As national Democrats in Washington, D.C. heard from state after state on why they should be among the first to vet the party's presidential nominee, one essential question was repeated: Exactly how diverse is your state?
Members of the Democratic National Committee's Rules and Bylaws (RBC) committee were evaluating the states, and it's this panel that will end up deciding in early August whether to make a couple of changes to the order states vote in the nomination process or add a fifth state."
The last time the lineup was shuffled was in 2006. Fourteen states applied to be in the early window, and two early states (Nevada and South Carolina) were added. Since then, Iowa, New Hampshire, Nevada and South Carolina have been the first four states to hold Democratic primaries.
The DNC decided to open up its early state review process after Iowa and New Hampshire were criticized for not being as diverse as some Democrats think the first states in the process should be.
"The two small states should not have such a disparate impact on who is going to be president, Rep. Debbie Dingell of Michigan told CBS News. "They're great states, I have many friends from them, but they don't reflect the diversity of this country."
Sixteen states and Puerto Rico made their pitches to the committee this week. The committee will meet in July to make a decision on the lineup in August, before bringing it to a full DNC vote in September.
Many states had their top surrogates make their pitch: Minnesota Attorney General Keith Ellison and Lt. Gov. Peggy Flanagan represented their state; U.S. Sens. Jeanne Shaheen and Maggie Hassan presented for New Hampshire; New Jersey Gov. Phil Murphy led his state's pitch and Michigan was represented by the lineup of Dingell, Sen. Debbie Stabenow, Lt. Gov. Garlin Gilchrist II and a video narrated by Detroit Pistons basketball legend Isaiah Thomas.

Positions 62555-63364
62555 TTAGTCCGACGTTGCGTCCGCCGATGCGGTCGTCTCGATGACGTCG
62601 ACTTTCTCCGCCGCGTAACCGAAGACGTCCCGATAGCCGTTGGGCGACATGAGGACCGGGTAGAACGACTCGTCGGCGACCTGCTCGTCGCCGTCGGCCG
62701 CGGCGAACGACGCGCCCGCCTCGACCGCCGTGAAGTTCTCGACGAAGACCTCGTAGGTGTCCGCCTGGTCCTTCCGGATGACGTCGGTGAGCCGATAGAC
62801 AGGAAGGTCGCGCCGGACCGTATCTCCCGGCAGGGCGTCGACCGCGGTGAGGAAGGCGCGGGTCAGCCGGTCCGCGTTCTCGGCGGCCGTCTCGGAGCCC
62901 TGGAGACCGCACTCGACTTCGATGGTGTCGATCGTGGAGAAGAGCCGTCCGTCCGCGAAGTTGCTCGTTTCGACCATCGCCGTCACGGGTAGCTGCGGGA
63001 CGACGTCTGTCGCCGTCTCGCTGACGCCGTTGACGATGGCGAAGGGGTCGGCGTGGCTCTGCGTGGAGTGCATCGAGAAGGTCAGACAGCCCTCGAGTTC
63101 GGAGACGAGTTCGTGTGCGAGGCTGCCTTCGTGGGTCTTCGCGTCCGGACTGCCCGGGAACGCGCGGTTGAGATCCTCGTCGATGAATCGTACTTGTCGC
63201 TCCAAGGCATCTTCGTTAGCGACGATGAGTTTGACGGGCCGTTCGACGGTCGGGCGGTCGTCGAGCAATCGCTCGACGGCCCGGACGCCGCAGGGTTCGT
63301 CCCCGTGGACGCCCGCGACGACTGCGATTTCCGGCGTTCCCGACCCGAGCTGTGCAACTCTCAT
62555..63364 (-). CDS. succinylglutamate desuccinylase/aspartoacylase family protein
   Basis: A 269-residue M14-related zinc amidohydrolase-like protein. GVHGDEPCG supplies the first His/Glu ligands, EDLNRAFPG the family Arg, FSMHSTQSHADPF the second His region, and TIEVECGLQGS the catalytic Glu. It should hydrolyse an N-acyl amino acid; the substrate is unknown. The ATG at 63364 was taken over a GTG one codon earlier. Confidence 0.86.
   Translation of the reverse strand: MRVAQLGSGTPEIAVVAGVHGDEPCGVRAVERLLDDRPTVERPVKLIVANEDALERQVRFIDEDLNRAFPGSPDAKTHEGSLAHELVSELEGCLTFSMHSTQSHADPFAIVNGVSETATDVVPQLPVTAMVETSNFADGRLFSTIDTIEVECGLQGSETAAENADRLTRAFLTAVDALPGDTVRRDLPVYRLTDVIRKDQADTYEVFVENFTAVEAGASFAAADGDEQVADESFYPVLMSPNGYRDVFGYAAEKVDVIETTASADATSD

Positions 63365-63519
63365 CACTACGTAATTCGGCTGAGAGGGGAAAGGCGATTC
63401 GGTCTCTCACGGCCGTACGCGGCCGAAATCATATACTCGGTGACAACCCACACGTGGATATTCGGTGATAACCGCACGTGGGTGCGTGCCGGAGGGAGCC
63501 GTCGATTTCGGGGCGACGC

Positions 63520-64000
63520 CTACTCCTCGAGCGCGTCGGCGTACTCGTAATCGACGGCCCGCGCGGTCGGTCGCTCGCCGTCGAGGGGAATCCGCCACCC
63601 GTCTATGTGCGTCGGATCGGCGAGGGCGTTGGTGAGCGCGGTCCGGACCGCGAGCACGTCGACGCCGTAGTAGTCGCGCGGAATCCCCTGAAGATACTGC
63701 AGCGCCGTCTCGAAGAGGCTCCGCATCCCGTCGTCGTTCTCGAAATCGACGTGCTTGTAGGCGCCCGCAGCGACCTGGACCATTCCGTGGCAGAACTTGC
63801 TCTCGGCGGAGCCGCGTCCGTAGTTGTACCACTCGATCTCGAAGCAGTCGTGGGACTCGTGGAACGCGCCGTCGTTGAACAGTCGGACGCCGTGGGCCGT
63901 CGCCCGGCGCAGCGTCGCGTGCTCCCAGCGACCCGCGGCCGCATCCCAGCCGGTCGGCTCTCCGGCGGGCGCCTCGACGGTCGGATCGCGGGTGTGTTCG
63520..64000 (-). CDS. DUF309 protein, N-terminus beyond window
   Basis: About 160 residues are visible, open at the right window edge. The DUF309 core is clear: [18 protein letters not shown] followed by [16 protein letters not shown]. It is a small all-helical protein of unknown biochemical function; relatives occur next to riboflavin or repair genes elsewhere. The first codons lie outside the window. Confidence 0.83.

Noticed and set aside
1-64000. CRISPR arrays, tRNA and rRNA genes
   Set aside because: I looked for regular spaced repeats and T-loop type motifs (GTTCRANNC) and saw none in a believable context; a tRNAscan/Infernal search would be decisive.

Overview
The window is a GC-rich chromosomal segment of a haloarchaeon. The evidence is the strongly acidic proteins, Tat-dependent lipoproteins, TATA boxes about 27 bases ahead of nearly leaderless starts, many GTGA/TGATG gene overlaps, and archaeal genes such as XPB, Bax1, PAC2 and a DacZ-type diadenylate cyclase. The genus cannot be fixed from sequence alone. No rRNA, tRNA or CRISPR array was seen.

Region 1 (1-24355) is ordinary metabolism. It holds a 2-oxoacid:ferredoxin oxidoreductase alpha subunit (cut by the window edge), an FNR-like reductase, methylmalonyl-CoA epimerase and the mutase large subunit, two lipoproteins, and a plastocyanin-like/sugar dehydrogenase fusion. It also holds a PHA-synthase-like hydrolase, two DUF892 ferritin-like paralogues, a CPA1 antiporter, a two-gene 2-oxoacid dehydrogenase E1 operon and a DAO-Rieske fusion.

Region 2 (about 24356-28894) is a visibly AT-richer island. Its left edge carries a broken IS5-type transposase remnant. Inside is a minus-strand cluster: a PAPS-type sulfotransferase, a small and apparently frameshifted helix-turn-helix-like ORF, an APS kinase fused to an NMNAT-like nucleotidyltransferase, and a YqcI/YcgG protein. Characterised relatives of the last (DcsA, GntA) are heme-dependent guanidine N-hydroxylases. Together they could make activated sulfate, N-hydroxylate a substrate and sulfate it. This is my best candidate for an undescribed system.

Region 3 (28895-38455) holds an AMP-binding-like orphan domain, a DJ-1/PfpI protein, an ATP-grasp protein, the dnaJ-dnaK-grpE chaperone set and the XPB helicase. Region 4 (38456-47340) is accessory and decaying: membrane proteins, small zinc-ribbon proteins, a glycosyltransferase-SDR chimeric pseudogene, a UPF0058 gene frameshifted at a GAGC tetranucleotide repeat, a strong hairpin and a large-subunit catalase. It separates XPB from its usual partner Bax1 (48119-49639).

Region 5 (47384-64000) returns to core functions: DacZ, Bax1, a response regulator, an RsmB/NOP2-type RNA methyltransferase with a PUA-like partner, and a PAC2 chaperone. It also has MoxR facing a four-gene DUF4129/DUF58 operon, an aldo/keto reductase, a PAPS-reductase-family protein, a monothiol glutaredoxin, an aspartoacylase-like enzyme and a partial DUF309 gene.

And on the same days as their respective chambers were considering votes on gun legislation, U.S. Senate Majority Whip Dick Durbin came for Illinois' presentation on Thursday and House Majority Whip Jim Clyburn made his pitch for South Carolina on Friday.
Both Iowa and New Hampshire defended their current slots in the schedule and argued that while there are limited pockets of demographic diversity in their state, other factors such as diversity in education and rural vs. urban working class areas should be taken into account.
"We cannot, as Democrats, build the party if we are not looking at diversity in its broadest sense, making sure that we are addressing that rural working class American, and we cannot win as a party if we don't tap into even further our diverse communities across the country," said Iowa Democratic party Chair Ross Wilburn after his state's presentation.
Nevada announced it's looking to leapfrog over Iowa and New Hampshire and be the first state in the primary process. Its representatives cited Nevada's ranking as the third-most demographically diverse state in the nation as a strong reason to take the top slot.
"We cannot allow our party to focus solely on tradition, at the expense of real representation," said Clark County Commissioner William McCurdy II.
Two midwestern states, Minnesota and Michigan, highlighted their higher level of demographic diversity in their pitches to potentially join or replace Iowa in the lineup. Members considered their pitches strong, but questioned whether they'd be able to get the Republican approval that would be needed to change their primary date.
While Michigan would have to to get the approval of the GOP-majority legislature, Minnesota just needs a green light from the state Republican Party.